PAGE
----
* New York City Restaurant Week has $25 lunches + $38 dinners at more than 300 restaurants, including Casa Lever (which will be offering its red beet tortelli with ricotta, spring English peas, Pecorino fondue, and raspberry-pickled red pearl onion, pictured), through August 14. Book a table.
The hot dog is America’s unofficial summertime dish. Whether you’re grilling by the pool, out in the wilderness on a camping trip, or enjoying a baseball game, it’s almost certain some franks will be involved. But as we know, not all weenies are created equal. Chefs are now taking the humble hot dog to a whole new level by handcrafting every component – from the link and the bun to every type of condiment and topping imaginable. In honor of National Hot Dog Day, we present a dozen delicious must-try haute dogs from top restaurants.
The Arsenal at Bluejacket, Washington, D.C.
You might feel like you’re hanging out with your Polish relatives. Executive chef Kyle Bailey fires up kielbasa on his outdoor grill, then tops it with plenty of red peppers and onions. As your uncle Piotr is fond of saying, “To jest pyszne” (Translation: That’s delicious). [Photo by Marissa Bialecki]
Bouchon, Beverly Hills, California
We love pretzel buns so much we’ve been known to compose haikus to them (Sample: Pretzel untwisted/Chewy, salt flecked brilliance/Tastes best with mustard). Here one of the brown rolls holds a prime chuck, apple wood-smoked hot dog crowned with cornichon relish and Dijonnaise sauce.
Bourbon Steak, Washington, D.C.
This ain’t your average hot dog. Executive chef Joe Palma handcrafts this showboat from A5 Wagyu and pork, and then finishes it off with mustard, relish, and a side of duck fat fries. Simply glorious.
DBGB, New York, New York
This hot dog has a French accent. A housemade beef frank is shoehorned into a brioche bun then topped with sautéed onion, julienne radish, frisée, and pickled veggies. We say, “Oui, oui!”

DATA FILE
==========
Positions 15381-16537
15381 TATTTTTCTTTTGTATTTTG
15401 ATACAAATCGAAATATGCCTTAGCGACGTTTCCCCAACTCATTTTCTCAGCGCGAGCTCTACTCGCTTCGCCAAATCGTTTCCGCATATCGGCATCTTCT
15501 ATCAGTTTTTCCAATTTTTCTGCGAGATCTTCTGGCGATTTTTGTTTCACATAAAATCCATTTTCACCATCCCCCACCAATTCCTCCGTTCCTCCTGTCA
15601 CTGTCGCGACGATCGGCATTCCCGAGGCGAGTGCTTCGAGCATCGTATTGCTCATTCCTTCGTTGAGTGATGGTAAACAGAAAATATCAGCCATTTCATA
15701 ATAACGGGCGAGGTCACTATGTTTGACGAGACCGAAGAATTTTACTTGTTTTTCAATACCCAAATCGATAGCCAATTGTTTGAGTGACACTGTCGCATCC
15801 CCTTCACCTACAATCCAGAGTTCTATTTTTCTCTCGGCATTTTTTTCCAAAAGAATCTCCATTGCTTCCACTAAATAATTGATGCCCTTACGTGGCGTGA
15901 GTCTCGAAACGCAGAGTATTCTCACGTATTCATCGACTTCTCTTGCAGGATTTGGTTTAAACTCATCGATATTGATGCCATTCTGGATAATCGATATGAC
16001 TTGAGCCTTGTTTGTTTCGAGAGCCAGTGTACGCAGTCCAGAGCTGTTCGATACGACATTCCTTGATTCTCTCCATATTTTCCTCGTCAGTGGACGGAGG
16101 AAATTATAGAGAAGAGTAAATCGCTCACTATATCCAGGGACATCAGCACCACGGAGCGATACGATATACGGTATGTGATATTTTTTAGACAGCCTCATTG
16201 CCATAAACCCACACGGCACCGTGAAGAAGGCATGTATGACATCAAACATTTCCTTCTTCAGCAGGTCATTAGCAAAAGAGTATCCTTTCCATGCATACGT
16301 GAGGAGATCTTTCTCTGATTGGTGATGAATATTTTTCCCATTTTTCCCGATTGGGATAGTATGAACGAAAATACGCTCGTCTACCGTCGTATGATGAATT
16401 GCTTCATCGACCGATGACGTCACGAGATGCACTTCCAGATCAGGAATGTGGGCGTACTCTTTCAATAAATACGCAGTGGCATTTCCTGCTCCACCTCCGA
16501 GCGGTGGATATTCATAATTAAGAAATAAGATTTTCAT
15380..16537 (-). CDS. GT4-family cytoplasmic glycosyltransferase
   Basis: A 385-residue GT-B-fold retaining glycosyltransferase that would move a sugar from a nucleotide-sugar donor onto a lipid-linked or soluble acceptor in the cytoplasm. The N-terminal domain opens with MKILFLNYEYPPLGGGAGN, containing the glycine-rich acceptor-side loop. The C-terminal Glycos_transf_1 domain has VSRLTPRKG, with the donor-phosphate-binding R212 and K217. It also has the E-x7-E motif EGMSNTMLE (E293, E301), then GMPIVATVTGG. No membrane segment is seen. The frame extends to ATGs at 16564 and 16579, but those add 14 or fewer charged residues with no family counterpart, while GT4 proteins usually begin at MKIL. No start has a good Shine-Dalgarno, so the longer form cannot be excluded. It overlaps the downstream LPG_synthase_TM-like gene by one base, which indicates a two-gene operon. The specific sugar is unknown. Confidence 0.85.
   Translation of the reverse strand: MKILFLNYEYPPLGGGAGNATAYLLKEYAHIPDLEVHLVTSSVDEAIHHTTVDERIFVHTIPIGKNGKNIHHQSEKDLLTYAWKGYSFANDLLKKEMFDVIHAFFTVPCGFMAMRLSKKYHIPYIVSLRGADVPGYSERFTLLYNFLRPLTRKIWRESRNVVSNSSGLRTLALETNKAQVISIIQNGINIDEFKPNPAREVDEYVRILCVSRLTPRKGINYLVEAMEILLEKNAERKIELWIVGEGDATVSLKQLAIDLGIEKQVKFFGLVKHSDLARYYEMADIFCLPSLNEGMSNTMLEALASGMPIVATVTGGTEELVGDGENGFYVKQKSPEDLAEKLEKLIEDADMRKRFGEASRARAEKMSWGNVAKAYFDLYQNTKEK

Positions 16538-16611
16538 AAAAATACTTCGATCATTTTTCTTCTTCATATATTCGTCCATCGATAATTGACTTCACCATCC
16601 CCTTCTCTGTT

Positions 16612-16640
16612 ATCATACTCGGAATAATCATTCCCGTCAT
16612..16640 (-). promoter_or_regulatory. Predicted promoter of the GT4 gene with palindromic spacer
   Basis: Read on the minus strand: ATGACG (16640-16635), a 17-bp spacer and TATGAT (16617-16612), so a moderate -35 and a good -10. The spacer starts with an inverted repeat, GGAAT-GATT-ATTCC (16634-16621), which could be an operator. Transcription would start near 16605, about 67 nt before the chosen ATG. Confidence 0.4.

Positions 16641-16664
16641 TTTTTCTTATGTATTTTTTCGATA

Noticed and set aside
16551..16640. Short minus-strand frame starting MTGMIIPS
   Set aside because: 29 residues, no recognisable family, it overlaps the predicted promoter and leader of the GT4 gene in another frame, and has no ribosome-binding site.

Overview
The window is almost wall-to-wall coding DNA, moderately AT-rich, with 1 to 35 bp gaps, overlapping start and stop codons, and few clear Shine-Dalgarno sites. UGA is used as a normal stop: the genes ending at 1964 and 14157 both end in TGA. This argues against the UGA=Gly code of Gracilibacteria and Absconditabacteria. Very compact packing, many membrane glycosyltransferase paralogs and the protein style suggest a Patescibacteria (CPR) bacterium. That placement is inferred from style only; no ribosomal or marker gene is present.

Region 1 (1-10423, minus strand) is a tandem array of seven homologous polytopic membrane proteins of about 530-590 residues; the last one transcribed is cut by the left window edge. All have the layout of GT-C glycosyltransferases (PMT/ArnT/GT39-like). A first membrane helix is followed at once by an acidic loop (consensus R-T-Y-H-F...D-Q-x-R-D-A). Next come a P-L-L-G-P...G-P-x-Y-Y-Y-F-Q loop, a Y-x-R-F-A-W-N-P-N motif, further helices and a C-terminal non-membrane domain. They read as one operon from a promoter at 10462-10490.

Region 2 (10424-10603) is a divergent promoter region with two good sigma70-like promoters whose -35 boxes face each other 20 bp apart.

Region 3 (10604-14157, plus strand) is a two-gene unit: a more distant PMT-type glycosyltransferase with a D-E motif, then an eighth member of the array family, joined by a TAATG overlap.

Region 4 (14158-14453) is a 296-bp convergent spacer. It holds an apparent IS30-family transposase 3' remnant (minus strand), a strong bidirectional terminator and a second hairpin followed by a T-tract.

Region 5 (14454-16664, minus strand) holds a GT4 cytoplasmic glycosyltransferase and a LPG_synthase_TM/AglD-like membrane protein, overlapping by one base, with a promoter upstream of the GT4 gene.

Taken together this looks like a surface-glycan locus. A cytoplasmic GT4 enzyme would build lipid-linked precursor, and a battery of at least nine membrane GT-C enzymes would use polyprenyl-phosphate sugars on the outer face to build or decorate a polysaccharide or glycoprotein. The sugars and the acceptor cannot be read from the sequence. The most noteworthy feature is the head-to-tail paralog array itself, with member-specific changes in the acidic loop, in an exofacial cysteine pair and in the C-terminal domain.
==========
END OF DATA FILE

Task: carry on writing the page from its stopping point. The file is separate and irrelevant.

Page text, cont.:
Del Campo, Washington, D.C.
Chef-owner Victor Albisu puts his spin on the choripán, a South American street food classic. His version features a spicy chorizo link loaded up with pulled pork, red cabbage slaw, and sweet pickle salsa criolla. It’s best enjoyed with a glass of the smoked pineapple-laced pisco punch. [Photo by Greg Powers]
Dirt Candy, New York City
There’s no mystery meat in these broccoli dogs. Two of the verdant stalks are smoked, grilled, and quickly sautéed before they’re tucked into toasted buns. Condiments include broccoli kraut, mustard-vinegar sauce, and micro broccoli. Eat both and you’ve just consumed 800% of your daily vitamin C requirement. Seriously.
In honor of Bastille Day on July 14th, French Restaurant Week kicked off in New York City on Monday, July 13 and runs through July 19th. Commemorating the start of the French Revolution and the storming of the Bastille, Bastille Day is a national celebration in France. As the French have contributed so much to America’s culinary culture, and, in particular, New York’s, restaurants around the city are celebrating with delicious dining deals and dishes. Here are five favorites to feast on during NYC French Restaurant Week.
The super-stylish Brasserie 8 ½ features a sweeping staircase, a sleek bar, and a mod, airy dining room with original artwork by Léger, Matisse, and others favored by the Louvre! Très French! With three courses for $35.78, diners can kick things off with a staple, such as steak tartare, and a choice of entrée, including the classic confit de canard. Whatever you choose to begin with, consider ending your meal with the pêche, or peach, Melba. This once-ubiquitous sweet treat deserves its own renaissance. Conceived by chef Auguste Escoffier (and inspired by his admiration for the Australian opera singer Nellie Melba) in the late 1890s, the medley of peaches, raspberries, and vanilla ice cream is served at Brasserie 8 ½ with an almond financier and toasted almonds. As the height of peach season hits, this is not to be missed.